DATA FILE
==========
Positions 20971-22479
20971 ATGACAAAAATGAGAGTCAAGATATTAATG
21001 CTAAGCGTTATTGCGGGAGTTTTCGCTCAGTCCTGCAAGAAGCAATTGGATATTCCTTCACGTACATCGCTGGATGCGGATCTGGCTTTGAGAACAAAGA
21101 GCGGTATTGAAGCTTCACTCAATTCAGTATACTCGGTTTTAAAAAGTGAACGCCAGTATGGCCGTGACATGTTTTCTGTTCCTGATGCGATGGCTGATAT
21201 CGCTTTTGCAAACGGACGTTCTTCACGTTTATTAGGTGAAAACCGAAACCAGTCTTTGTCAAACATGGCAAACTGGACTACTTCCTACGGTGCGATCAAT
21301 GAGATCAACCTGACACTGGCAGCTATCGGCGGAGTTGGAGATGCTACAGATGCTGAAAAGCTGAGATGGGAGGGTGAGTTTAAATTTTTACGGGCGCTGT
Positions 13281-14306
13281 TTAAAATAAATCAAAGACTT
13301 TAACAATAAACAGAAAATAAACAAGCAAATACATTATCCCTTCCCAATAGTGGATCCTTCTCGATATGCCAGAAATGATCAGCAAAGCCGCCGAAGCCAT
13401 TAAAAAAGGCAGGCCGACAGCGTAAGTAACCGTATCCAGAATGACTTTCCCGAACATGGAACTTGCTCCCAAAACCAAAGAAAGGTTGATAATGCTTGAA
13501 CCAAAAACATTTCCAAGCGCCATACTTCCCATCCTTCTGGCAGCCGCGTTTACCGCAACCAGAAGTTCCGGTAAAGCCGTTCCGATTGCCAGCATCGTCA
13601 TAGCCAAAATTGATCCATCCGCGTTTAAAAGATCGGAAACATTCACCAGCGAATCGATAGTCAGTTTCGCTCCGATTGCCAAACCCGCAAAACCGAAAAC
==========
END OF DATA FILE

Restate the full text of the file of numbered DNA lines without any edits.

Positions 20971-22479
20971 ATGACAAAAATGAGAGTCAAGATATTAATG
21001 CTAAGCGTTATTGCGGGAGTTTTCGCTCAGTCCTGCAAGAAGCAATTGGATATTCCTTCACGTACATCGCTGGATGCGGATCTGGCTTTGAGAACAAAGA
21101 GCGGTATTGAAGCTTCACTCAATTCAGTATACTCGGTTTTAAAAAGTGAACGCCAGTATGGCCGTGACATGTTTTCTGTTCCTGATGCGATGGCTGATAT
21201 CGCTTTTGCAAACGGACGTTCTTCACGTTTATTAGGTGAAAACCGAAACCAGTCTTTGTCAAACATGGCAAACTGGACTACTTCCTACGGTGCGATCAAT
21301 GAGATCAACCTGACACTGGCAGCTATCGGCGGAGTTGGAGATGCTACAGATGCTGAAAAGCTGAGATGGGAGGGTGAGTTTAAATTTTTACGGGCGCTGT
Positions 13281-14306
13281 TTAAAATAAATCAAAGACTT
13301 TAACAATAAACAGAAAATAAACAAGCAAATACATTATCCCTTCCCAATAGTGGATCCTTCTCGATATGCCAGAAATGATCAGCAAAGCCGCCGAAGCCAT
13401 TAAAAAAGGCAGGCCGACAGCGTAAGTAACCGTATCCAGAATGACTTTCCCGAACATGGAACTTGCTCCCAAAACCAAAGAAAGGTTGATAATGCTTGAA
13501 CCAAAAACATTTCCAAGCGCCATACTTCCCATCCTTCTGGCAGCCGCGTTTACCGCAACCAGAAGTTCCGGTAAAGCCGTTCCGATTGCCAGCATCGTCA
13601 TAGCCAAAATTGATCCATCCGCGTTTAAAAGATCGGAAACATTCACCAGCGAATCGATAGTCAGTTTCGCTCCGATTGCCAAACCCGCAAAACCGAAAAC